After I was done at the barn on Monday, I stopped in to see the turkey. He apparently has lice or another invasive bug and a volunteer had caught it. But I could always see the little buggies crawling all over his head during our visits, so I’m assuming that someone went in for kisses. He had been sprayed down so his colors looked duller than usual. He looked a little sadder too, which made resisting my urge to pick him up and hug him even tougher. But I still pet him and purelled right afterwards like usual. While I sat with him, I could see one of the peacocks from the donkey barn standing outside the little house staring at the birds inside. I think it was a mixture of strutting his stuff to show up the two peacocks and a little “hey, there” to the peahen. I left the birds and wandered outside to the geese.
Ah, the geese. They are, by far, the loudest animals on the farm. They stand around squawking at absolutely everything. Giant arguments full of big bodies and little heads waddling around in fury. Their conversation style is right up my alley so after being shouted at I yell, “HI!” back. They’ll run up to me, expecting me to flee and when I don’t, they veer away really quickly. I decided it was high time we became friends. So, I squatted down and probably because of the new height difference, I was approached and contemplated face to face. Geese have VERY intense stares. One hand motion and a bitey reaction back though and I made the decision to be great friends without petting.
I moved to sit on a short barrel – as squatting is not a long distance activity – and as the goose sat in front of me staring and staring and staring at me, I noticed that off in the distance the peacock had decided it was high time to show off his beauty. I don’t remember ever having seen a peacock with plumage flared in person. I was far away and it still looked big. But what I thought was even better was when he’d turn his body and show his hind-feathers. They’re tan and black and the backside of each looming feather was plain and ordinary. What an exquisite dichotomy!
In every photo of a peacock I’ve ever seen, it shows the larger than life plumage swarming with radiant colors. And all of the sudden, I get a glimpse of the other side and I’m left just as astounded. The idea that this bird swells with pride showing off all this crazy color and instead of giving a 360 view of these punch-you-in-the-face blues and shimmery greens, turn him around and all of the sudden he becomes his ugly duckling ancestor. I’m so fascinated by this! Is the rooster snickering behind his back thinking, “who does this jerk think he is?” Does the peahen go, “He is SO HOT!” only to change her tune when he turns around by mistake? And his backside is large and fluffy! Flip him around and you see a skinny little neck! Of course I know there are biological reasons behind all of this that I haven’t delved into yet, but wow! What a cool discovery!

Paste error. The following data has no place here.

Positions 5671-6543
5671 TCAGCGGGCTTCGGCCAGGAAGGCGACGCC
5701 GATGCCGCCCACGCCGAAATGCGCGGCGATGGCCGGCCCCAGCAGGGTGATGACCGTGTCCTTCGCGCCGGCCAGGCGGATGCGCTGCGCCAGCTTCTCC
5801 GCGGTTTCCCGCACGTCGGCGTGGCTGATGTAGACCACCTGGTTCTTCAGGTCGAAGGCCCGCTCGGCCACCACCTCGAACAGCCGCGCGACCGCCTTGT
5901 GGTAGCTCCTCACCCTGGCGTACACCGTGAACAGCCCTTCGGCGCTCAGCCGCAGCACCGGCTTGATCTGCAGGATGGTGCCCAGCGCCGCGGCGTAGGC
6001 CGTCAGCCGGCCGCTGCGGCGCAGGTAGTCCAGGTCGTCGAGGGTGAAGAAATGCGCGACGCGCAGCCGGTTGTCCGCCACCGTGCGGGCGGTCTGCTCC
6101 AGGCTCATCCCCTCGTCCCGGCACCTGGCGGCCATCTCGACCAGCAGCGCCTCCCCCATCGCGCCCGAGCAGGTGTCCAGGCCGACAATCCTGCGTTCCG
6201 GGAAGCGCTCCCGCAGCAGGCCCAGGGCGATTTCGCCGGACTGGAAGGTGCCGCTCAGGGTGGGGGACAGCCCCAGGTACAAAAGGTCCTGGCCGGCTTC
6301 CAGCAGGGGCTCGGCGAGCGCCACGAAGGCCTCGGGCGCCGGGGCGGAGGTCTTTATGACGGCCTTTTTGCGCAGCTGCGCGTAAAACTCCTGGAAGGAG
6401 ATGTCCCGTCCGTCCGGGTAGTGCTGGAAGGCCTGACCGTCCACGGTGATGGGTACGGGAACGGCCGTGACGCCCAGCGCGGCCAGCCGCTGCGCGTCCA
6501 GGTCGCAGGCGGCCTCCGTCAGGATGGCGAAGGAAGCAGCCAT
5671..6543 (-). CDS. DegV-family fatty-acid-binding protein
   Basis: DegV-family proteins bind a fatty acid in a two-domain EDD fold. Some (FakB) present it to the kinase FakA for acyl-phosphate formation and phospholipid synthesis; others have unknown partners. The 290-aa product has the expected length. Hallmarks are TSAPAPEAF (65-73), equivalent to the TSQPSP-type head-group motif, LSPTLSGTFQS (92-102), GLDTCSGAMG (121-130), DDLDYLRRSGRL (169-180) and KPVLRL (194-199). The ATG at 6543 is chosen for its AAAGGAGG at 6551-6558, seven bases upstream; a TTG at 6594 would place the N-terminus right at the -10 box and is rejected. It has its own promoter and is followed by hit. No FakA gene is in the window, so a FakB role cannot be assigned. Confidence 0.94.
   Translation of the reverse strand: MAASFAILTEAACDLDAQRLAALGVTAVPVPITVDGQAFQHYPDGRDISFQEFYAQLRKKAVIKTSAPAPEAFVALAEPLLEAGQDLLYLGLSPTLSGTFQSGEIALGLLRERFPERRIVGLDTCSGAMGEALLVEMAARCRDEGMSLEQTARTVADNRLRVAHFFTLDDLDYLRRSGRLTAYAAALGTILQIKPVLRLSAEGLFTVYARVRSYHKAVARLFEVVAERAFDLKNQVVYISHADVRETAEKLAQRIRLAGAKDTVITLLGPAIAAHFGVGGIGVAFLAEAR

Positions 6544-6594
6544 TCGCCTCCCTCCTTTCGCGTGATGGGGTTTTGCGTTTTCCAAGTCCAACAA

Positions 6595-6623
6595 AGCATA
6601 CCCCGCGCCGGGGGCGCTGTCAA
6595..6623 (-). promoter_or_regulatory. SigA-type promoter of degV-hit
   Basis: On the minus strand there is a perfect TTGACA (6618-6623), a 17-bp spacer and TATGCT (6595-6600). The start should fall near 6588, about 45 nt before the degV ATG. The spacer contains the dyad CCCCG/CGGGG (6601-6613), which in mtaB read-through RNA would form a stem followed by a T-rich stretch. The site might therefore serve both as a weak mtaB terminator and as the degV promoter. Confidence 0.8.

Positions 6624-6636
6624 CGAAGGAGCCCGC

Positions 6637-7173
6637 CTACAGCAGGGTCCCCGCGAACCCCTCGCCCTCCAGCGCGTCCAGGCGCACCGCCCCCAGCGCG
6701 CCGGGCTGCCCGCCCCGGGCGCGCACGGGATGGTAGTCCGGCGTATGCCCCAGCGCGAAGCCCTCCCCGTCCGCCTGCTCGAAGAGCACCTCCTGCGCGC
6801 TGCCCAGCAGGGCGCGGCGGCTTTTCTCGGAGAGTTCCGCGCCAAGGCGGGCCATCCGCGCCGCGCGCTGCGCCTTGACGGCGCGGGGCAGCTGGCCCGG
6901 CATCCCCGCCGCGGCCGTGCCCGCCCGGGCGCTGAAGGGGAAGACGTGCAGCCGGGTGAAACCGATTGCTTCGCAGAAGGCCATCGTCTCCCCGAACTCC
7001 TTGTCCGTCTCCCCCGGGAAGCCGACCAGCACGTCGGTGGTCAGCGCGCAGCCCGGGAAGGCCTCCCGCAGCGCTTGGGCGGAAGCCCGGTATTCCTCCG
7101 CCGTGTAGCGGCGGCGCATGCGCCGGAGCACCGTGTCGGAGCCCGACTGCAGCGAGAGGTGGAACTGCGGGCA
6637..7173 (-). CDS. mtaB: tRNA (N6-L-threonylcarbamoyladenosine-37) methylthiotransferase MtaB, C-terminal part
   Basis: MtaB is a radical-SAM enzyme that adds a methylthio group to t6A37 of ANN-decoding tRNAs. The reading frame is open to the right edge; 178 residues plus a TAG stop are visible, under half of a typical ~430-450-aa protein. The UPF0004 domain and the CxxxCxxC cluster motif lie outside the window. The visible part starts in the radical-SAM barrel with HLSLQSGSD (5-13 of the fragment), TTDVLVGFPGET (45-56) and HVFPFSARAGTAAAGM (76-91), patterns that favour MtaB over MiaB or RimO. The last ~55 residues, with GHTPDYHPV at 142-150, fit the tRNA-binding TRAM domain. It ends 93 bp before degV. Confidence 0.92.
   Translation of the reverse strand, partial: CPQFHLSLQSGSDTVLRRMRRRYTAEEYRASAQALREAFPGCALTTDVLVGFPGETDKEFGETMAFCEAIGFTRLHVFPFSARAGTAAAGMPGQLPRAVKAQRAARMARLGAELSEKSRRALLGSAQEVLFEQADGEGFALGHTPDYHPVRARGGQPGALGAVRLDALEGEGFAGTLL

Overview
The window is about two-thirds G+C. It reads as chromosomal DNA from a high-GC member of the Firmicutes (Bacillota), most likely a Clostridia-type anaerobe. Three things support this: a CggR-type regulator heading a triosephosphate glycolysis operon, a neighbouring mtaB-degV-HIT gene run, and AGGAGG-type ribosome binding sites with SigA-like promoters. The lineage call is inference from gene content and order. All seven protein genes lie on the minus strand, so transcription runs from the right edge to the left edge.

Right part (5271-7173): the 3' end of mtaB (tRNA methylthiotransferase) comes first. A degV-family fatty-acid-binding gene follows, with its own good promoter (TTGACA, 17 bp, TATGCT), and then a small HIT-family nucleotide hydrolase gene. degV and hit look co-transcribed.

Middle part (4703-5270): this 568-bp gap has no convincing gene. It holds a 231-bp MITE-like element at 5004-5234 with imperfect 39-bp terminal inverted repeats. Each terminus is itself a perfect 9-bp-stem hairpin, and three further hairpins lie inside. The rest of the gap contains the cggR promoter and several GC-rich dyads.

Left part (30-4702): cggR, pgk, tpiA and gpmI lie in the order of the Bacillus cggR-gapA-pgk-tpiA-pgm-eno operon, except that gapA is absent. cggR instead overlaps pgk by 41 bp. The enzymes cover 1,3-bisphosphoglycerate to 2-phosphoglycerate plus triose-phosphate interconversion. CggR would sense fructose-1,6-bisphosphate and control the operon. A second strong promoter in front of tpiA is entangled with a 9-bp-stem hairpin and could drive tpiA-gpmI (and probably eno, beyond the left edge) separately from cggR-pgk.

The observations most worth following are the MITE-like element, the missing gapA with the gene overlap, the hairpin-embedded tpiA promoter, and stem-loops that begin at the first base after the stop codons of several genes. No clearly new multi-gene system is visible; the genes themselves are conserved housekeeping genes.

These pics of the peacock were taken from my far away perch with the goose, but I just had to get some images of it. He’s definitely going to be an interesting subject in the upcoming months.
It’s hard to see that the back of each long feather isn’t colored because of the blues seeping through, but try to imagine it all dark brown from the tan feathers up. He showed his feathers by turning back and forth for about ten minutes and then he folded them in one fell swoop and it was back to business as usual.
This one was taken from the barrel so he was right at my knees. While squatting, he was even closer to my face. I was tempted so many times to pet him, but the foreboding chomp fest held me back.
This is a common site at the farm, as of late: flaming piles o’ doody.
I’m sure that all of these photos of Athena look exactly alike, but this is my favorite yet!
It’s hard to see his troubled side when looking at his sweet, sweet face.
Somebody found a snack! And look at those awesome nostrils, flared with the exciting smell of a found treasure.
Roof Kitty! Surveying the scene. Ready to Pounce. Merowr.